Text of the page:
ConanK: So, Anthony, how does it feel?
AnthonyC: What, how does what feel?
CK: How does it feel to be described as Ireland's foremost surviving man of letters? Like in the Sunday Indo. There you were. I quote. Ireland's foremost surviving man of letters. End quote.
AC: I see what they're trying to say.
CK: Well so do I, but it's a funny way of saying it, isn't it?
AC: It is the Sunday Independent.
CK: I suppose there is that. But tell me. Why isn't Ireland's foremost surviving man of letters writing in The Irish Times? Like the Sunday Indo is kind of man of letters free territory really. Apart from yourself and Declan Lynch of course.
AC: I used have a column in The Irish Times.
CK: I remember it. Yourself and Myles na gCopaleen.
AC: Well it was rather after his time.
CK: Well old newspaper columnists have kind of all merged in my mind. It was a long time ago. I was very young. A different country. And the wench is dead. Like that.
AC: Indeed. I actually don't think The Irish Times have ever forgiven me for being artistic advisor to Charles Haughey.
CK: Well at least he wasc a Taoiseach who had an artistic advisor. Who's artistic advisor to Enda Kenny?
AC: I'm not sure if...
CK: Exactly. Exactly.
AC: It might be Jimmy Deenihan.
CK: You could be right, that would explain a lot of things.
AC: So what did you want to ask me, I'm a busy man.
CK: I'd like you sneak me into Aosdana, I hear its a great gig.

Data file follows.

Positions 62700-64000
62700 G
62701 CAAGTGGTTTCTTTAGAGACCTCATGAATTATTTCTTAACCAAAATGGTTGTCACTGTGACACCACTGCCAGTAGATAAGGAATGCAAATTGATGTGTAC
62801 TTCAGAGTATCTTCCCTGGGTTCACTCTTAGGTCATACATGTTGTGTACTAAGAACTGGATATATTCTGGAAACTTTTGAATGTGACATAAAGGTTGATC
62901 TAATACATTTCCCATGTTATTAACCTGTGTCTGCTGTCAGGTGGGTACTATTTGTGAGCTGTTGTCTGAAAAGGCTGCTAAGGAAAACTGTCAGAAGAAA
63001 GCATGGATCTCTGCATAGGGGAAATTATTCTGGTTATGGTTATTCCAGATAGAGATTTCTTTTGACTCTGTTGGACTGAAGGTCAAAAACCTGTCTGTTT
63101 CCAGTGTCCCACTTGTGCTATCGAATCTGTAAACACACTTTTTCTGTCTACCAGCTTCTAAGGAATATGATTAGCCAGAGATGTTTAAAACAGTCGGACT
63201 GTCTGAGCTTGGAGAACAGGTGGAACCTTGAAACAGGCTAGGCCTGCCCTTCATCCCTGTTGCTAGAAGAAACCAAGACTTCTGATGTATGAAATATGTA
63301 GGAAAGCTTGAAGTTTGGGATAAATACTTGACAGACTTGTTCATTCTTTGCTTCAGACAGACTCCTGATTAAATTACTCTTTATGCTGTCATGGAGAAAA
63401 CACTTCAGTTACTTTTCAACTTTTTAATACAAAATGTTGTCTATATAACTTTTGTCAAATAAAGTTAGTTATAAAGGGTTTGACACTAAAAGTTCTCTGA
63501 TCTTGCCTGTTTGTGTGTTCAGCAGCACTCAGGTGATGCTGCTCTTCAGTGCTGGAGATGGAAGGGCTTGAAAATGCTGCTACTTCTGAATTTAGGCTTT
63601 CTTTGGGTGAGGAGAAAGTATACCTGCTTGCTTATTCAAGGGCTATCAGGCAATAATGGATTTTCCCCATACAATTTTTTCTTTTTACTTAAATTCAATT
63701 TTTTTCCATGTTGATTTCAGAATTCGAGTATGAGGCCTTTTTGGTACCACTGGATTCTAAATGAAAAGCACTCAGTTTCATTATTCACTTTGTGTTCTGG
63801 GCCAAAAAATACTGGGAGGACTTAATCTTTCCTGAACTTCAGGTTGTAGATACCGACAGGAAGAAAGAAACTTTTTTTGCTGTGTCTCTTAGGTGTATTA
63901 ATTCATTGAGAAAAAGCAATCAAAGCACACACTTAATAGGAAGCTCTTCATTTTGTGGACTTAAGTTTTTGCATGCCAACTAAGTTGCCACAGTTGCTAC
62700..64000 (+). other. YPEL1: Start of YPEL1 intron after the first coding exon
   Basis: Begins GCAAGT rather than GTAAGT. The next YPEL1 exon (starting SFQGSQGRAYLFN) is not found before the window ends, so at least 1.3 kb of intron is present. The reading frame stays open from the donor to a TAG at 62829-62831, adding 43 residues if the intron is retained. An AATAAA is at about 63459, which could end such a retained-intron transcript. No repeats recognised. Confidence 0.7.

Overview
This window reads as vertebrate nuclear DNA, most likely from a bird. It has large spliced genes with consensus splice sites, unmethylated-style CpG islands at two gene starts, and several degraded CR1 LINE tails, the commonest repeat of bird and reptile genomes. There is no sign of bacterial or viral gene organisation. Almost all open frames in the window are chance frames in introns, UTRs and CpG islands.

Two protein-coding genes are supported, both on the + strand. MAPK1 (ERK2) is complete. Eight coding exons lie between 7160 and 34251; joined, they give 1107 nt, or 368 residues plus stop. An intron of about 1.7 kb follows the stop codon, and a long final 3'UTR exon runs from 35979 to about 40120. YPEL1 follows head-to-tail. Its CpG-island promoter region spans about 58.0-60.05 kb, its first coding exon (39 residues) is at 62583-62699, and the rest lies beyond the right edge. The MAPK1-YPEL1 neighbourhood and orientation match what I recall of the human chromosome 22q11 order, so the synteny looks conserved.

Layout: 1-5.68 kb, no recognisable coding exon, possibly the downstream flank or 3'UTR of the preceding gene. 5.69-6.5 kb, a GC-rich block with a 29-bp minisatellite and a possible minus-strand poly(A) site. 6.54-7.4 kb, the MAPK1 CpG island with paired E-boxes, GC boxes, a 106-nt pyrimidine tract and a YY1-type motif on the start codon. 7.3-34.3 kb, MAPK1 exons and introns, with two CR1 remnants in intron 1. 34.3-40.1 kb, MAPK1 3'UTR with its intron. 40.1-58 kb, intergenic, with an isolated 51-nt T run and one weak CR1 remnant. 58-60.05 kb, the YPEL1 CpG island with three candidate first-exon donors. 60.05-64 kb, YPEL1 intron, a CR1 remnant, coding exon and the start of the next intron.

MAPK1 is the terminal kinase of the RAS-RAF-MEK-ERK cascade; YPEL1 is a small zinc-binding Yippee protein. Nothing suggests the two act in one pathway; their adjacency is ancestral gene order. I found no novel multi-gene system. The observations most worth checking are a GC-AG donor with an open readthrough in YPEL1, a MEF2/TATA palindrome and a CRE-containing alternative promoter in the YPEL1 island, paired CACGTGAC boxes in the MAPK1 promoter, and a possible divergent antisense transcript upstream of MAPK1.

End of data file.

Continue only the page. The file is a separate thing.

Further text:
AC: Sneak you in?
CK: You know, word in ear stuff. Say no more, nudge nudge, wink wink, scratch my back etc.
AC: But we're a bunch of no hopers.
CK: Not feeling that optimistic myself. And I’d be hoping eventually to get a canoeist.
CK: Yes I’ve heard that certain members of Aosdana get a canoeist. I’ve always liked girls in lycra wet suits.
AC: You know quite well, the word is Cnuas.
CK: Yes of course I do. We’re an Irish speaking family. But I’m a satirist. I’m part of a noble tradition. We go way back, us satirists. There were satirists in Ireland long before there were writers in residence. Us and great elks. Is that great elk still in the dead zoo?
AC: I think it was a great Irish deer.
CK: Must drop in some day. Check it out.
AC: Good idea.
CK: When it’s raining.
AC: A very good idea.
CK: So tell me, about getting in to Aosdana?
AC: You have to wait til someone dies.
CK: Oh. I see. Um. How’re you feeling yourself?
AC:Fine thank you.
CK: Well, how can I put this, are there any other literature people on the way out, so to speak?
AC: Not that I’m aware.
CK: Could I get in on visual arts panel?
AC: But you’re a writer.
CK: My sister went to DunLaoghaire School of Art. And I studied architecture in UCD.
AC: Have you produced anything of note, architectural?
CK:I designed the wall of Fitzwilliam Tennis Club that runs up along the Appian Way.
AC: I’m not sure if that...
CK: Music then? Could I get in on the music panel? Some music guy is sure to die soon, they're all on drugs. And I have all Johnny Cash’s records. Serious vinyl collector stuff. Got them years ago when I lived in America.
AC: You’d want to be a composer, or performer, or conductor.
CK I was a conductor on the Sussex buses. Southdown Motor Service. One of England’s most famous bus companies.
AC: Again, you know quite well what I mean. You play with words too much.
CK: Tell me about it.
[ Next interview...next week. Earlier interviews, including with
Sheila Pratschke, Arts Council, and Kevin O'Sullivan, Editor of The Irish Times,
scroll on down ]___________________________________________________________________________